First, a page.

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Julie Jason: A plan for investing during turbulent times

Published October 13, 2013 11:09 am
This is an archived article that was published on sltrib.com in 2013, and information in the article may be outdated. It is provided only for personal research purposes and may not be reprinted.

As I write this column on Thursday, Oct. 3, 2013, the stock market is reacting negatively to news headlines:

"Obama warns shutdown risks U.S. default"

"Exasperated Obama warns Wall Street that we are in trouble"

"Obama warns Wall Street should be concerned over Washington crisis"

"Obama warns of economy risk"

"Obama on debt limit: This time's different"

"Obama to investors: Please panic, at least a bit"

"Wall Street wonders if Obama wants a selloff"

These types of headlines inspire fear. If you are an investor, should you run for cover?

Speaking as a money manager, I can tell you this: Seasoned traders might buy and sell based on news. Everyday investors should not.

Instead, they should develop a buy-and-sell methodology that is consistent with their personal investment plan.

I say "personal" because every individual investor's situation is different.

For example, a 30-year-old investing for the future will have a different risk appetite than a 65-year-old embarking on retirement. A retiree who lives off his savings has different needs than a retiree whose pension covers his needs. A 75-year-old couple with children and grandchildren will have different financial decisions before them than a 75-year-old who has no close family members, and so on and so on.

I say "plan" because "no plan" means your investment decisions are nothing more than random ... and therefore susceptible to influence from outside events and news.

A good plan will be founded on an understanding of your needs, your wishes, your assets and your ability to make sound investment decisions based on the knowledge and skill you've developed as an investor through the years.

All good plans consider an exit strategy and a disaster scenario that ask and answer the following questions: What is the worst-case scenario, and what will I do if it happens?

On Thursday, the U.S. Treasury issued a report that provides us with such as scenario. Titled "The Potential Macroeconomic Effect of Debt Ceiling Brinkmanship," the report focuses on debt-ceiling debates and the consequences of a potential default by the U.S. on its debt.

"A default would be unprecedented and has the potential to be catastrophic. Credit markets could freeze, the value of the dollar could plummet, U.S. interest rates could skyrocket, the negative spillovers could reverberate around the world, and there might be a financial crisis and recession that could echo the events of 2008 or worse."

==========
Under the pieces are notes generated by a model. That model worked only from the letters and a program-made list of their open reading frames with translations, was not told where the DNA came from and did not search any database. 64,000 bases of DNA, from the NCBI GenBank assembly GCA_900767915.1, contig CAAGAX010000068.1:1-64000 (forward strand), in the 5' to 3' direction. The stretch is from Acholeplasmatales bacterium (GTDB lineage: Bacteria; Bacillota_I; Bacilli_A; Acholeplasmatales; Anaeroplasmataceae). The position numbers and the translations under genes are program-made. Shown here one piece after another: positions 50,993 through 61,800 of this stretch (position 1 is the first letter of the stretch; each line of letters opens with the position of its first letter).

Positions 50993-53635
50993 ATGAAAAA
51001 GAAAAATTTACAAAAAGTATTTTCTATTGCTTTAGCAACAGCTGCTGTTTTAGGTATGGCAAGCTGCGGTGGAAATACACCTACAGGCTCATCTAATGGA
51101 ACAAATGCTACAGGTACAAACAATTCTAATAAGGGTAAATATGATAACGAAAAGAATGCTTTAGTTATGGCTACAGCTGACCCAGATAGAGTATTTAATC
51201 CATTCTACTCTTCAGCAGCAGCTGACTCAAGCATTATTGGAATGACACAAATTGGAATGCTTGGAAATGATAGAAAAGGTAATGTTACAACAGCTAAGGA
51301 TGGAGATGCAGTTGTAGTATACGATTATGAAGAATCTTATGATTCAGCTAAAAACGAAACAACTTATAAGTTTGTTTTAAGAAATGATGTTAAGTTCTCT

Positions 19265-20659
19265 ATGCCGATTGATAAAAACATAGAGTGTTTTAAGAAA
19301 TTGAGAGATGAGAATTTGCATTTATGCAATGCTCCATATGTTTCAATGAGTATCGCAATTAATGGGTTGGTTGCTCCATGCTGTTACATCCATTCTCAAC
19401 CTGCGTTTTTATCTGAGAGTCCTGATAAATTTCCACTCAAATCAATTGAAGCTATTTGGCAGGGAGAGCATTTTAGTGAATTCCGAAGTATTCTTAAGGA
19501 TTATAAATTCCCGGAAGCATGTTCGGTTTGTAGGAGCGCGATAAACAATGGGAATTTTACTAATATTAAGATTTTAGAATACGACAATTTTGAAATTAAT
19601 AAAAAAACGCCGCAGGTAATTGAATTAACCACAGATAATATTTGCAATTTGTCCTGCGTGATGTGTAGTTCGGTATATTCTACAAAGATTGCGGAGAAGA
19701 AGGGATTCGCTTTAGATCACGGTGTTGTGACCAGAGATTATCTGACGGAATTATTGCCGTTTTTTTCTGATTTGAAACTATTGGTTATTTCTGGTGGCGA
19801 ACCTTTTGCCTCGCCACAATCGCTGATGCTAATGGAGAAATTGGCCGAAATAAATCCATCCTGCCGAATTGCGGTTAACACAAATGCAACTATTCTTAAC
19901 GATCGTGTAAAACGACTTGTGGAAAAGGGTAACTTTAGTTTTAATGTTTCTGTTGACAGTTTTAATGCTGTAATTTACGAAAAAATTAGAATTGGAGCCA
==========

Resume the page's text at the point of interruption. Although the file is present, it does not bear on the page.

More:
It is highly unlikely that Washington would be foolish enough to allow a default. Paraphrasing Richard Hoey, chief economist at the Bank of New York Mellon, if a default occurs under President Barack Obama's watch, it will be his legacy.

Other potential disasters will present themselves during an investor's lifetime.

Every investor needs to know whether he or she will allow emotions to dictate. With a plan, that will be less likely.

Here are some things to think about:

As an investor, you cannot predict the outcome, but you can assess your own investments to determine your personal sensitivity to risk and volatility.

You are at risk of acting against your best interests if:

1) You don't know how to think of risk.

2) You don't have a selling discipline.

3) You don't pay attention to how your investments are doing.

4) You are leveraged (investing on margin or holding leveraged investments, such as leveraged exchange-traded funds).

5) You are concentrated in a particular stock or sector.

6) You are getting ready to retire, and your Social Security and pension added together aren't enough to cover your needs.

7) Your investment time horizon is short. For example, you expect to make a large purchase within six months to a year.

8) You don't have a plan.

Knowing yourself goes a long way to making sound investment decisions, especially in uncertain times. When unsettling events unfold, the last thing you want to do is panic, even a bit.

Julie Jason, JD, LLM, a personal money manager (Jackson, Grant of Stamford, Conn.) and award-winning author, welcomes your questions/comments (readers@juliejason.com).






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